Episode 9 of Tech Lightning Rounds explores how mobile applications can help reduce debt, increase personal and business savings, and also plan for retirement. Beth Kindig interviews Twine, Catch and United Income, who are disrupting traditional finance by offering enhanced services to help automate the process of savings and financial management. Interviews are held in “lightning round” format, which are rapid interviews with tech experts for immediate depth on each topic.
Despite one of the strongest economies in decades, only one in four Americans feel financially prepared for retirement with many having less than $400 in savings. In this episode of Tech Lightning Rounds, we speak with Elizabeth Kelly of United Income on how a finance app can provide tools to help people who are aged 50 plus.
This lightning round explores how to automate savings so that people who are near or in retirement can maximize investment returns by helping to simplify government benefits and deadlines, and also how to lower taxes. The average retiree has six sources of income, including 401K, IRA, Roth, and more. The goal is to bring finances together so it’s easy to budget.
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16:22 BK: Despite one of the strongest economies in decades, only one in four Americans feel financially prepared to retirement. In the last interview, we speak with United Income, a company with tools that are geared towards helping people who are aged 50 plus.
16:36 BK: Why is managing our finances and saving for retirement so challenging? Is it like a delay in instant gratification or is it something bigger than that?
16:45 EK: Sure, so there’s plenty of research showing that lots of people don’t even have $400 saved. We know it is hard to make people save, we know that financial literacy doesn’t stick, and the best way to get people to save is to make it automatic. Through automatic enrollment in a 401K or an immediate deduction from a paycheck or anything else. As you said, it’s hard to think of your future self, especially when we’re bombarded with immediate needs and potentially immediate wants. What I would say is that while we’re very focused on why aren’t people saving enough, it’s even more complicated when you actually get to retirement age and try and figure out what to do with the savings that you do have. And that’s what we’re focused on at United Income. Those people, 50 plus, who are nearing or in retirement and have to think about, “What age do I retire? How much do I withdraw each year? In what order do I withdraw from my various accounts? How do I maximize government benefits like Social Security and Medicare? Should I think about an insurance product like an annuity?” And all of these questions are incredibly complicated and present lots of opportunities for people to make a mistake at the very point when those mistakes have the highest cost because they can’t just go back to work easily in those instances.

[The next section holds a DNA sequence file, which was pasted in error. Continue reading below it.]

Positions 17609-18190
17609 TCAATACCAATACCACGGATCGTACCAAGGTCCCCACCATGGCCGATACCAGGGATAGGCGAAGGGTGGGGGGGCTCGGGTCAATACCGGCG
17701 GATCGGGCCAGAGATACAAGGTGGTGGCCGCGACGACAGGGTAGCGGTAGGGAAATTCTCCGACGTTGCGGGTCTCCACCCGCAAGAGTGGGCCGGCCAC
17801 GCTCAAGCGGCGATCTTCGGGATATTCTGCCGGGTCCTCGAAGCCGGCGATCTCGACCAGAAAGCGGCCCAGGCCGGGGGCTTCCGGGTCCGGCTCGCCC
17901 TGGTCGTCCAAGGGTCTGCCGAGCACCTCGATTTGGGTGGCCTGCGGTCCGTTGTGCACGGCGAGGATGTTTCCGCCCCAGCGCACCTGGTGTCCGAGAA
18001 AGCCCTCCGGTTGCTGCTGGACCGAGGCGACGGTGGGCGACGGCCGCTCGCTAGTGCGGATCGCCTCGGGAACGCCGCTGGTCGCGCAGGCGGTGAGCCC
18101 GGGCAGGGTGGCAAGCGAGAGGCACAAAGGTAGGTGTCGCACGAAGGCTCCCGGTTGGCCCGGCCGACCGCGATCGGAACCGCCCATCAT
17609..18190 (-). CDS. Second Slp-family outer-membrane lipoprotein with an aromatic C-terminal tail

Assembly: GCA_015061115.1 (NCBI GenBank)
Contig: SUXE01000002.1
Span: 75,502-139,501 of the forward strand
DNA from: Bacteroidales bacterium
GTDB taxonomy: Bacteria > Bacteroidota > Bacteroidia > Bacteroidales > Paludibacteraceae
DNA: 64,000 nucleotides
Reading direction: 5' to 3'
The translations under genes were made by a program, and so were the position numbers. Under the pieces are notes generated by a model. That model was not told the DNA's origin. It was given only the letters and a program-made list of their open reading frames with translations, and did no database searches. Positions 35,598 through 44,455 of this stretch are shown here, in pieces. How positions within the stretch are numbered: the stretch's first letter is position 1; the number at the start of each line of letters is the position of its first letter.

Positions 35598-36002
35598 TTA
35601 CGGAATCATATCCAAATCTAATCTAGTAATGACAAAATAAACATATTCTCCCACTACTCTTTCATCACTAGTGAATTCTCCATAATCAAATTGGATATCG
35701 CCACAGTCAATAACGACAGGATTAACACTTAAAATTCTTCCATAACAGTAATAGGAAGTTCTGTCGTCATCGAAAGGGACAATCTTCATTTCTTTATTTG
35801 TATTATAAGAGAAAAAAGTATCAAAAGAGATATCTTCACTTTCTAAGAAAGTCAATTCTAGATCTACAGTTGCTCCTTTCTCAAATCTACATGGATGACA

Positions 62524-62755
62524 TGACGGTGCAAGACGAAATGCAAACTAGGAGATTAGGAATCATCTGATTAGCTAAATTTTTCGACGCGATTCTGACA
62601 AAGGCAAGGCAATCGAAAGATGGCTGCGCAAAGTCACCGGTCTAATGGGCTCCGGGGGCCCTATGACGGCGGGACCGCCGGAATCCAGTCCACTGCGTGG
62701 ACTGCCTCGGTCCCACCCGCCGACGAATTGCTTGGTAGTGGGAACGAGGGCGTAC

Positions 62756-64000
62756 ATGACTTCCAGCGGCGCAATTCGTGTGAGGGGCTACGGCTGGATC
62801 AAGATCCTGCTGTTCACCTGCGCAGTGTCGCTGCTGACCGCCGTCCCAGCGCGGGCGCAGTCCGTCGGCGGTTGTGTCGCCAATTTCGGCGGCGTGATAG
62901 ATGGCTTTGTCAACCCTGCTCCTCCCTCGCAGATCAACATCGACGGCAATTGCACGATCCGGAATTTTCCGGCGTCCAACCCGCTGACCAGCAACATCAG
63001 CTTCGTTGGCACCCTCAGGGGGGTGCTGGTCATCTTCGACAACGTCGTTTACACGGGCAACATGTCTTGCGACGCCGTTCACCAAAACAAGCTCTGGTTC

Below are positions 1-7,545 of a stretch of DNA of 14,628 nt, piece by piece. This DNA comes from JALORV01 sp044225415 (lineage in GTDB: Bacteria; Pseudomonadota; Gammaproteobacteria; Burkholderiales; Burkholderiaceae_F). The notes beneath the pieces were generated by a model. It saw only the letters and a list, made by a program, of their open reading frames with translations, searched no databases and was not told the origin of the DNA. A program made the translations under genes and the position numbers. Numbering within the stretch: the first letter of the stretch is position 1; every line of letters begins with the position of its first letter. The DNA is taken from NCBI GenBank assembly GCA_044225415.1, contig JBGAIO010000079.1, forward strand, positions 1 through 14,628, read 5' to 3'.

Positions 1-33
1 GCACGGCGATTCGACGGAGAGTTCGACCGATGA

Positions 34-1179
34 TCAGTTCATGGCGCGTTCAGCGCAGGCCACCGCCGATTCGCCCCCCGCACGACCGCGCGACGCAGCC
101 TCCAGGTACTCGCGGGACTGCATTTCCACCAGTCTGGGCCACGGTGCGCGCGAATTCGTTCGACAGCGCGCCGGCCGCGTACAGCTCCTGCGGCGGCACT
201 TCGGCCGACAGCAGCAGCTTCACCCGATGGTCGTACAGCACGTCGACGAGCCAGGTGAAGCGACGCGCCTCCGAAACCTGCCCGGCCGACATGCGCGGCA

18:00 BK: Can you break down what you do for retirees?
18:03 EK: We’re very focused on helping the individual who comes in the door, not only maximize their investment returns by giving them equity premium, lowering their taxes through withdrawal strategies we talked about, but we’re also focused on helping them maximize government benefits. Social Security and Medicare are a huge part of financial security for many seniors, and most people make sub-optimal decisions about claiming. For instance, claiming Social Security at 62 or missing a Medicare filing deadline, decisions that can have huge impacts in their financial wellness. And we want to help optimize that for them and make recommendations to set them up for success.
18:42 BK: You’ve talked a lot about the benefits of having your finances in one place. Can you tell me a story around… You’ve told me, but can you illustrate it more as far as a real life case scenario or a case study of any kind?
18:58 EK: Sure. So the average retiree has six different sources of income that covers their 401K, their Roth, their IRA, we’ll keep going with the alphabet soup. One example is just in the past couple of months, we had a woman who came in and had nine different financial accounts across four different financial advisors. To the point that she was having trouble figuring out what money she had, she had missed a couple of required minimum distributions causing her to incur tax penalties and was just really having a hard time figuring out, “What do I withdraw? Where is my money? What do I do?” And we were able to bring those finances together so that all she had to do was budget to that paycheck each month and we handled the rest for her.
19:45 EK: I think there’s this misnomer that people want to diversify across financial advisors. When, really, what you need to do is diversify across strategies with one or two advisors. I would caveat that we are a fiduciary, we’re an investment advisor. We will only accept a rollover of someone’s account if we feel like it is in their best interest for us to manage it. So for instance, if someone was saving in the government’s thrift savings plan, which has an underlying fund fee of two basis points, we can’t beat that, no one can. We would tell them to leave their money outside and we would make recommendations on how to manage it outside, but not recommend consolidating it. So there are examples where it doesn’t make sense, but in a lot of instances, it does.
20:33 BK: Thank you for listening to Tech Lightning Rounds. Please support the production of this podcast by subscribing to iTunes and leaving a review.
20:41 S1: This podcast was brought to you by Intertrust Secure Systems. We deliver proven technology to enable banks and other financial services organizations to build security into their apps. Go to Intertrust.com for more.